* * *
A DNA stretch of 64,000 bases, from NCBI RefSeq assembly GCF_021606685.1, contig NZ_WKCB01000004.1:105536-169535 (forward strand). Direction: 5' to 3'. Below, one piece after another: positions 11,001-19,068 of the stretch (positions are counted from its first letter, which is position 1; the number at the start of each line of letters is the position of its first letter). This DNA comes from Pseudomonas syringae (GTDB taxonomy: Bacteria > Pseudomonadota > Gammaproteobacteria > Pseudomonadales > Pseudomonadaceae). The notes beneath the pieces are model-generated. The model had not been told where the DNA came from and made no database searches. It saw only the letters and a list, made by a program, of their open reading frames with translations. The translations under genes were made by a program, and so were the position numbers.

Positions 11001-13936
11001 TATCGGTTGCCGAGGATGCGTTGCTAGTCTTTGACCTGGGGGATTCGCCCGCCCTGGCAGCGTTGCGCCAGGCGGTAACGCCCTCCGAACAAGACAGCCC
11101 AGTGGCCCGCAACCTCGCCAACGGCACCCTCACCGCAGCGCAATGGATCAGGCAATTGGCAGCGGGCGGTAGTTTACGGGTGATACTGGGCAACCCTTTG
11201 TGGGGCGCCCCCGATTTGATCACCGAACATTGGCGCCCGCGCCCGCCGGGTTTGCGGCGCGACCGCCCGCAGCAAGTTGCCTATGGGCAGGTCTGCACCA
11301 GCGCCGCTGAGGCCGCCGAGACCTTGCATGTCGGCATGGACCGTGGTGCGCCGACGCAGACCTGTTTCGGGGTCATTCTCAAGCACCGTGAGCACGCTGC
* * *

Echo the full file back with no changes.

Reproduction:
A DNA stretch of 64,000 bases, from NCBI RefSeq assembly GCF_021606685.1, contig NZ_WKCB01000004.1:105536-169535 (forward strand). Direction: 5' to 3'. Below, one piece after another: positions 11,001-19,068 of the stretch (positions are counted from its first letter, which is position 1; the number at the start of each line of letters is the position of its first letter). This DNA comes from Pseudomonas syringae (GTDB taxonomy: Bacteria > Pseudomonadota > Gammaproteobacteria > Pseudomonadales > Pseudomonadaceae). The notes beneath the pieces are model-generated. The model had not been told where the DNA came from and made no database searches. It saw only the letters and a list, made by a program, of their open reading frames with translations. The translations under genes were made by a program, and so were the position numbers.

Positions 11001-13936
11001 TATCGGTTGCCGAGGATGCGTTGCTAGTCTTTGACCTGGGGGATTCGCCCGCCCTGGCAGCGTTGCGCCAGGCGGTAACGCCCTCCGAACAAGACAGCCC
11101 AGTGGCCCGCAACCTCGCCAACGGCACCCTCACCGCAGCGCAATGGATCAGGCAATTGGCAGCGGGCGGTAGTTTACGGGTGATACTGGGCAACCCTTTG
11201 TGGGGCGCCCCCGATTTGATCACCGAACATTGGCGCCCGCGCCCGCCGGGTTTGCGGCGCGACCGCCCGCAGCAAGTTGCCTATGGGCAGGTCTGCACCA
11301 GCGCCGCTGAGGCCGCCGAGACCTTGCATGTCGGCATGGACCGTGGTGCGCCGACGCAGACCTGTTTCGGGGTCATTCTCAAGCACCGTGAGCACGCTGC